Two subtle, yet distinct ways to approach the same topic, yet with drastically different impact.
The phrase “mind space” is fascinating in how it plays out in my mind. While it is simply another way to say “prioritization,” for me, using the phrase “mind space” is visual. I can see a confined space in my mind where my attention can be focused on. The visual limit that it draws forces me to prioritize more effectively as I see that if a new idea shows up there, one current idea needs to leave to make space. The impact is subtle but powerful.
Recently, I had a chance to catch up with Lei Xu, Desmond Lim, and Max Wang, who are the cofounders of a rapidly growing startup for the undesked (e.g., recruiting/ HR software for hourly employees) called Worksteam. As startup founders, they are dealing with a thousand issues. Most issues seemed important and urgent. At one point, Lei responded to some topics that were brought up and mentioned that while they seemed urgent, focusing on it would take away from their current “mind space” that should be invested elsewhere. I could see from the eyes of the others that they were visualizing the limitation and it impacted their next flow of conversation as they started to prioritize on the spot. If Lei had said that “they should prioritize their activities,” I feel that the impact of the statement would have been less.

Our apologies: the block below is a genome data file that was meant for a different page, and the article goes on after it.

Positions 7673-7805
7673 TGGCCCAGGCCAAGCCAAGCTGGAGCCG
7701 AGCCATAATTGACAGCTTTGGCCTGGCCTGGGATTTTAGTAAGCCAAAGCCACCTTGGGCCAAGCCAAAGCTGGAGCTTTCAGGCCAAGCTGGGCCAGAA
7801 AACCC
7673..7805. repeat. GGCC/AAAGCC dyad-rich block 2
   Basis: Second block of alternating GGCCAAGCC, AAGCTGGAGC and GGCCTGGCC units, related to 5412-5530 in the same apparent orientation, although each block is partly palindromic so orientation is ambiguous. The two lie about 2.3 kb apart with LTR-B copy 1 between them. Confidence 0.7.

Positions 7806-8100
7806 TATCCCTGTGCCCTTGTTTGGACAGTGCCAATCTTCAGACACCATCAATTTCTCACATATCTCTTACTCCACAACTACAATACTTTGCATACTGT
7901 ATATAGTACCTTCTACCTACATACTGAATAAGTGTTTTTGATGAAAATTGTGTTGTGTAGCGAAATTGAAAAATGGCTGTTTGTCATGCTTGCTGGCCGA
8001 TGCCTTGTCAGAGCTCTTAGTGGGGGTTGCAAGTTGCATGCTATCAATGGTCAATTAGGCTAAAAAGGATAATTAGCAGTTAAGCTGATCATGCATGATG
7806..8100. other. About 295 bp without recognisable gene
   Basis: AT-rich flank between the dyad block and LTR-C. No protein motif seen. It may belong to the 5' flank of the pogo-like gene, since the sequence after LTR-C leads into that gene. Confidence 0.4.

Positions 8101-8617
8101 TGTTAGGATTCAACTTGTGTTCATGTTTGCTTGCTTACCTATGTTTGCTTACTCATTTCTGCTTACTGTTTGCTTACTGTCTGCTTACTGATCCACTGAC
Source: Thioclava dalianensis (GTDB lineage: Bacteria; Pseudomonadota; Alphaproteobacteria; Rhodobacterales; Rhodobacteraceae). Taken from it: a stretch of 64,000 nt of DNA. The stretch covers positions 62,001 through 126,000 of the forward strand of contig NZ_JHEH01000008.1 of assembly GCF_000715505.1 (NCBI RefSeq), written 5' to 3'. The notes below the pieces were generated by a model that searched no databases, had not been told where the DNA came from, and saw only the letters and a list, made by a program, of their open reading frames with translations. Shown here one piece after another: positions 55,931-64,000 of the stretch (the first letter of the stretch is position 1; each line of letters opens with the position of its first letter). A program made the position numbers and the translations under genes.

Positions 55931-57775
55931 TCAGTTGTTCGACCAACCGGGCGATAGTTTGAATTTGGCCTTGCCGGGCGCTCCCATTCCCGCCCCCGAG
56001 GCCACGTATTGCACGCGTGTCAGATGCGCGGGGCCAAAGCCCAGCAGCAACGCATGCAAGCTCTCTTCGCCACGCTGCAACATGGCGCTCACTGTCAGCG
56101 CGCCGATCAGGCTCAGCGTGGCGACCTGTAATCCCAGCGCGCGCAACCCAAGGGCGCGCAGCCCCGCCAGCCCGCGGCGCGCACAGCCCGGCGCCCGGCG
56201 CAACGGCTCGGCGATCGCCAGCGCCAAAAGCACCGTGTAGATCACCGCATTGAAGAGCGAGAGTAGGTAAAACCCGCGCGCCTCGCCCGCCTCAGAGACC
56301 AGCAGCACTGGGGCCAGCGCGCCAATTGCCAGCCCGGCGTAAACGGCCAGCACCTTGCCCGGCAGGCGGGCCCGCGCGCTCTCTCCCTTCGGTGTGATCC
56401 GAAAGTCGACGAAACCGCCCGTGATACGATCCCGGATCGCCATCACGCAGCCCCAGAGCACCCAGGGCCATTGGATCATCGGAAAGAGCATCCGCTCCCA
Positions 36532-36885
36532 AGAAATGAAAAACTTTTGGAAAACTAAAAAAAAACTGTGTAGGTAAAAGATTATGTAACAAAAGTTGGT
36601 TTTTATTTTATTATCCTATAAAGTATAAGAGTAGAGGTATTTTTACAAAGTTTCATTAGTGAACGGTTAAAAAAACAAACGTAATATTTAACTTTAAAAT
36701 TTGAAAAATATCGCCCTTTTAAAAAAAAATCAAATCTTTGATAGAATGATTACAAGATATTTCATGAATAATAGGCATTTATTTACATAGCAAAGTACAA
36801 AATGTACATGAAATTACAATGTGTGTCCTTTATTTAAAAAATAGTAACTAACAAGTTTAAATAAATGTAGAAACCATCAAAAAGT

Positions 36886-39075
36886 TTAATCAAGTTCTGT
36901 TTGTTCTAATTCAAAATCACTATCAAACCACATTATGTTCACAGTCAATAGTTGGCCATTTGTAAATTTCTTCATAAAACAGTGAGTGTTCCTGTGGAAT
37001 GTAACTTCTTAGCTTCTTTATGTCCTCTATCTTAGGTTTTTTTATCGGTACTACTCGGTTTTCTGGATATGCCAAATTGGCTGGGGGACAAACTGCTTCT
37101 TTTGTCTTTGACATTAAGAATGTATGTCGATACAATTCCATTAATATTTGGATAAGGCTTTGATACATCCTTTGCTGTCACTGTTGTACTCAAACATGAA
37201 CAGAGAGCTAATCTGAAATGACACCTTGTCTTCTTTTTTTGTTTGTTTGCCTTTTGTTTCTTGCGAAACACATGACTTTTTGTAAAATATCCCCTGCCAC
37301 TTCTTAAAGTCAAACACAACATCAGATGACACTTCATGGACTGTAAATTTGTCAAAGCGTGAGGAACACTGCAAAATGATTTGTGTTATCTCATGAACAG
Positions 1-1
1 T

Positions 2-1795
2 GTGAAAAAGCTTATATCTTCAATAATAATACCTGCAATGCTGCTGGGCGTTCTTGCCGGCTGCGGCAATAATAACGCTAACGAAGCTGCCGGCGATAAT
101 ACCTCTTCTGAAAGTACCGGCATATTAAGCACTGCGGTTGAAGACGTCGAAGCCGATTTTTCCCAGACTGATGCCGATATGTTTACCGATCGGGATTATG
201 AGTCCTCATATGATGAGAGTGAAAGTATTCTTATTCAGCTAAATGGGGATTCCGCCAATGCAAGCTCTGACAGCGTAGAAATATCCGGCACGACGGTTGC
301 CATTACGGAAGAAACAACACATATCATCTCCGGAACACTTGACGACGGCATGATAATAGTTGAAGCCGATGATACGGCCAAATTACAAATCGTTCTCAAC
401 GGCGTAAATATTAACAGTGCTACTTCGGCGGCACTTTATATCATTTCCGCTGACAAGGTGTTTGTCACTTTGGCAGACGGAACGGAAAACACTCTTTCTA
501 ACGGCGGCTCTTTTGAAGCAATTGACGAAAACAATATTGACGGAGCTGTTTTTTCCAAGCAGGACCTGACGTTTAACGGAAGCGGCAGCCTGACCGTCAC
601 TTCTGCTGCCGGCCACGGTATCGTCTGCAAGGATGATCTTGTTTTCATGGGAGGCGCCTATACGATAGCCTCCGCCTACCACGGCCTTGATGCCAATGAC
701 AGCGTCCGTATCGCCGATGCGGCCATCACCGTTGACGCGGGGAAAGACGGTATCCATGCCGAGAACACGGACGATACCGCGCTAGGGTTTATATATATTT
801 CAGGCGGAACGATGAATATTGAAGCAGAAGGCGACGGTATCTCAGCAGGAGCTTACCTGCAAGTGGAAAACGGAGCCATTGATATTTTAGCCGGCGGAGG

Next time when I think of using such words as “prioritize” or “prioritization,” I will take a page from what Lei and the Worksteam team taught me.